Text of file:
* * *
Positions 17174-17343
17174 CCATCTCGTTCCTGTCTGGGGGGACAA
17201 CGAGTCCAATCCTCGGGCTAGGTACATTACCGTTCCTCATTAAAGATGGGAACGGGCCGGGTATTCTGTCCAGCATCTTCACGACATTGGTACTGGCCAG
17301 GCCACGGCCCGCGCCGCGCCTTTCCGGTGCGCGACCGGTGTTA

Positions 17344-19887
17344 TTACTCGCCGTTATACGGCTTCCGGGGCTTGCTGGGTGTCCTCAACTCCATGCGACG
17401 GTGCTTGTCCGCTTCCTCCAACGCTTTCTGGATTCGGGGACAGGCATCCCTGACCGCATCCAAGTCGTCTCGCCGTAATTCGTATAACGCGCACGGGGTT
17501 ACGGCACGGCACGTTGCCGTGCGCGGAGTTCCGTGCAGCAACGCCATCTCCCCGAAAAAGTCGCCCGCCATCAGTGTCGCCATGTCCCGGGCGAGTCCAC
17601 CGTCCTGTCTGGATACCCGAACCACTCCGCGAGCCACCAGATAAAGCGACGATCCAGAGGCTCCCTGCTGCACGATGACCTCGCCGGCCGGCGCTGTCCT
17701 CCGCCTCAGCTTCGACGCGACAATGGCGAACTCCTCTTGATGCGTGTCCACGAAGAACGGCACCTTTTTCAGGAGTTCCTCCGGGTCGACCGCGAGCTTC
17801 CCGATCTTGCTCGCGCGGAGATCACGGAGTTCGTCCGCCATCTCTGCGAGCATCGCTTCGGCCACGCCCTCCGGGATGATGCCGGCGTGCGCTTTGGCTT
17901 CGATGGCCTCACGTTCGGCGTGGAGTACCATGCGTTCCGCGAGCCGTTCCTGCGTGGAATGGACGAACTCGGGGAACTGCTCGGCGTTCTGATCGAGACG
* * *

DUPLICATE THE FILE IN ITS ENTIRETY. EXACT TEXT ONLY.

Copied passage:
Positions 17174-17343
17174 CCATCTCGTTCCTGTCTGGGGGGACAA
17201 CGAGTCCAATCCTCGGGCTAGGTACATTACCGTTCCTCATTAAAGATGGGAACGGGCCGGGTATTCTGTCCAGCATCTTCACGACATTGGTACTGGCCAG
17301 GCCACGGCCCGCGCCGCGCCTTTCCGGTGCGCGACCGGTGTTA

Positions 17344-19887
17344 TTACTCGCCGTTATACGGCTTCCGGGGCTTGCTGGGTGTCCTCAACTCCATGCGACG
17401 GTGCTTGTCCGCTTCCTCCAACGCTTTCTGGATTCGGGGACAGGCATCCCTGACCGCATCCAAGTCGTCTCGCCGTAATTCGTATAACGCGCACGGGGTT
17501 ACGGCACGGCACGTTGCCGTGCGCGGAGTTCCGTGCAGCAACGCCATCTCCCCGAAAAAGTCGCCCGCCATCAGTGTCGCCATGTCCCGGGCGAGTCCAC
17601 CGTCCTGTCTGGATACCCGAACCACTCCGCGAGCCACCAGATAAAGCGACGATCCAGAGGCTCCCTGCTGCACGATGACCTCGCCGGCCGGCGCTGTCCT
17701 CCGCCTCAGCTTCGACGCGACAATGGCGAACTCCTCTTGATGCGTGTCCACGAAGAACGGCACCTTTTTCAGGAGTTCCTCCGGGTCGACCGCGAGCTTC
17801 CCGATCTTGCTCGCGCGGAGATCACGGAGTTCGTCCGCCATCTCTGCGAGCATCGCTTCGGCCACGCCCTCCGGGATGATGCCGGCGTGCGCTTTGGCTT
17901 CGATGGCCTCACGTTCGGCGTGGAGTACCATGCGTTCCGCGAGCCGTTCCTGCGTGGAATGGACGAACTCGGGGAACTGCTCGGCGTTCTGATCGAGACG